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November 03, 2010


Luis Enrique

They also say research finds "the best teachers perform well across age ranges and abilities of pupils" which doesn't make it sound like matching is too important.

Although that leaves the question of teacher-school matches unanswered. It seems quite intuitive that some teachers that do well with well behaved kids do worse with rowdy ones, and vice versa. I wonder if there is research on that?

you mention matches between pupils and individuals, but teachers are matched with classes, so I can't immediately see where that point leads.


I wasn't at all surprised that factors such as the age and qualifications of a teacher don't make much difference, nor class sizes - but it seemed to me that having ruled these out, they shrugged as if it were all a mystery.

Did they ever think of asking the kids what *they* thought made a good teacher? You'd find that they value a teacher being able to explain things clearly and being able to keep order - followed by being approachable and having a sense of humour etc. If these have any bearing on actual results, which I imagine they do, it isn't at all surprising that it takes two years to find out whether a teacher has these first two abilities - leaving me wondering if a search for these characteristics at the selection stage is fairly futile.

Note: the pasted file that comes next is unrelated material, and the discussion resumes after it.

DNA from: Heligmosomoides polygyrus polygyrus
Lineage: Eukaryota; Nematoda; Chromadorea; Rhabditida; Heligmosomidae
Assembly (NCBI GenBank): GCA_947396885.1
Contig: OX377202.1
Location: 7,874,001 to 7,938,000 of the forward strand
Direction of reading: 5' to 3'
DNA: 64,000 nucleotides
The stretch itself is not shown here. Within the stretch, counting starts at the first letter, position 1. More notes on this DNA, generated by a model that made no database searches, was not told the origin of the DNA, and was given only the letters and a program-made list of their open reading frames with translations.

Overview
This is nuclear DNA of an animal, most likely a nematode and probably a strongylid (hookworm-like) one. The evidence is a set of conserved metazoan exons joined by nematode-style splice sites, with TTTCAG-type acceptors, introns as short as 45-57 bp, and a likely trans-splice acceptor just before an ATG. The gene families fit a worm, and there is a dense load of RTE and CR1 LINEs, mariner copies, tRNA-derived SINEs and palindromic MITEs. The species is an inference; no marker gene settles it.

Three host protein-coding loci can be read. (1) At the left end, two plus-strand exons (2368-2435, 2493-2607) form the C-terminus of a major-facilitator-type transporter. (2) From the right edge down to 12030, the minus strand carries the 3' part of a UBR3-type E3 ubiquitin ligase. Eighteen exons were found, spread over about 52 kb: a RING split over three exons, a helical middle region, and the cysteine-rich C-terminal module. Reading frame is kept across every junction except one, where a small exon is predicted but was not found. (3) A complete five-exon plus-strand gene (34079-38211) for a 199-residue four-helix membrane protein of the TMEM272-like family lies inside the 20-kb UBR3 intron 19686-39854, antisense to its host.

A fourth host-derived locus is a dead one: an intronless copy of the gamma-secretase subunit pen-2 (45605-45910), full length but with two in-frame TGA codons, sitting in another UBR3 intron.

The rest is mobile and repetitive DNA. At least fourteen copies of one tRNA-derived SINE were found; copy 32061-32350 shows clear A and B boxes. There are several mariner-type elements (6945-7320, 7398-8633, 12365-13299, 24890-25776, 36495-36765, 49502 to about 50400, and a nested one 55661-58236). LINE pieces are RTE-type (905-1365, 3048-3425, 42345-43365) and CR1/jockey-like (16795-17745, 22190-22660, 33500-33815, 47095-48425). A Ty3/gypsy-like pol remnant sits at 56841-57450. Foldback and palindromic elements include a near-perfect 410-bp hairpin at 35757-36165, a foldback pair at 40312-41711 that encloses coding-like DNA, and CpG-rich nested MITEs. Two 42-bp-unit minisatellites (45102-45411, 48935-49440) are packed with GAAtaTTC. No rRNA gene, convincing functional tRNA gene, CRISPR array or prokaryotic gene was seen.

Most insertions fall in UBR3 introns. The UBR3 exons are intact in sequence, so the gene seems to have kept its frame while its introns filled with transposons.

Other possible solutions might be making it easier for teachers to move around to maximise the chances of getting better matches. But probably more important to replicate the qualities of a good teacher on an organisational level? Presumably a teacher with indifferent class management skills would get better results in a tightly-run school, for example.

Another thought that occurred to me is even if they *could* identify the characteristics of a good teacher at the selection stage, what makes them think there would be any more available than there is now?


"Now, that comes from India"

Shame. I'd hoped someone had recognized the caste-based nature of British society there.

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